About the Artist:
Born in Sparta, WI, Genevra Ingersoll (her name a source of many spelling variants) came from a family of freethinkers, including her uncle Robert G. Ingersoll—known as “The Great Agnostic” and one of America’s most popular orators of the day who counted as a friend the poet Walt Whitman. Ingersoll was educated by tutors and showed a talent for painting; however, her first career was on the stage, beginning in the Midwest, then on Broadway in shows like Arizona (1900) and Unleavened Bread (1901). She married the actor George F. Nash in 1888 and began dividing her time between America and England in 1902, about the time her interests drifted away from the commercial theater. Nash collaborated with the novelist and early filmmaker Sir Gilbert Parker; performed readings in London from the poetry of Oliver Herford, “the American Oscar Wilde”; and wrote an introduction to fairy tales for the Consolidated Encylopedic Library. Her drawing-room readings made use of magic lantern slides she had painted herself. At this point, according to a later profile, Nash was encouraged to develop her talent for painting; she studied in Paris with Max Bohm and Lucien Simon and then had a studio in Rome for eight years (Rohe). During the Great War she remained in Europe, painting among other works the striking “View of St. Paul’s Cathedral, London” under attack from a 1915 Zeppelin bombing. 2 more images at FAP.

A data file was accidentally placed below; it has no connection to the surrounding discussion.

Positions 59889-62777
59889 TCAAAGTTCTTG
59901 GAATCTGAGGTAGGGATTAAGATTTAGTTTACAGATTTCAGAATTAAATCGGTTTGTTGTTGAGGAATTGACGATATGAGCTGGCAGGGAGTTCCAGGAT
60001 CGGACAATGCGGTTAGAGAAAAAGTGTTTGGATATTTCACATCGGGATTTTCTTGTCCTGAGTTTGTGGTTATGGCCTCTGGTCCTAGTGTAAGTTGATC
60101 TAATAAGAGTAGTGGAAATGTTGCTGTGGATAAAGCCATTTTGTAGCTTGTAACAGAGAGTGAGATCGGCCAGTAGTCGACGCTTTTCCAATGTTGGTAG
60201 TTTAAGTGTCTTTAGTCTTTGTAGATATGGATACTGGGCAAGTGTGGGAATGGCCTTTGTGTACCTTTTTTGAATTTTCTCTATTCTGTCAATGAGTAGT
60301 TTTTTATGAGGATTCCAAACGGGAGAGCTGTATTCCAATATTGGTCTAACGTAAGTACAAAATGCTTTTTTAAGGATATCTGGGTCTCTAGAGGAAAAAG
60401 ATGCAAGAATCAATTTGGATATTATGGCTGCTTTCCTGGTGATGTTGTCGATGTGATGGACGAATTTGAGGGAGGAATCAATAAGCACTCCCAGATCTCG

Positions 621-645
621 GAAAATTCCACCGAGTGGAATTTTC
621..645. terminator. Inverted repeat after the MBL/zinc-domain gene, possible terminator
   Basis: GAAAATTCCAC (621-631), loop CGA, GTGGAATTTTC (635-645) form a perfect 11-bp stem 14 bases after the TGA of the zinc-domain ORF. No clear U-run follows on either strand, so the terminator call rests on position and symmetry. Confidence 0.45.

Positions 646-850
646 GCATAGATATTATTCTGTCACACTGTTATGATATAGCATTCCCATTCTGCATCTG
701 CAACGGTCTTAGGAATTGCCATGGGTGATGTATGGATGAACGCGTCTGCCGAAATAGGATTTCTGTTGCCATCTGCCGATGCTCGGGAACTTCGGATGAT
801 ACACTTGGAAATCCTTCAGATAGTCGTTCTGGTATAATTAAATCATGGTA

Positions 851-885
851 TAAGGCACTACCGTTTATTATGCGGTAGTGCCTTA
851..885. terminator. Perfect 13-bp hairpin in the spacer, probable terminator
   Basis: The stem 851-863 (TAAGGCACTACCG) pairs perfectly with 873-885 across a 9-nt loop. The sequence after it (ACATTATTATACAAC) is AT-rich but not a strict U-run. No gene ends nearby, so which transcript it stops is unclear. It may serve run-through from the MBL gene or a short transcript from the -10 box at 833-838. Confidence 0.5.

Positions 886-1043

Sources Consulted: “Women’s Clubs,” Brooklyn Life 8 Jul. 1905: 16; Alice Rohe, “Genevra Ingersoll,” Latrobe Bulletin 20 Mar. 1935: 3. Orison Swett Marden, ed., The Consolidated Encyclopedic Library, Vol. 5 (Emerson Press, 1903): 1213-1215.
Cooper, Ken (biography)
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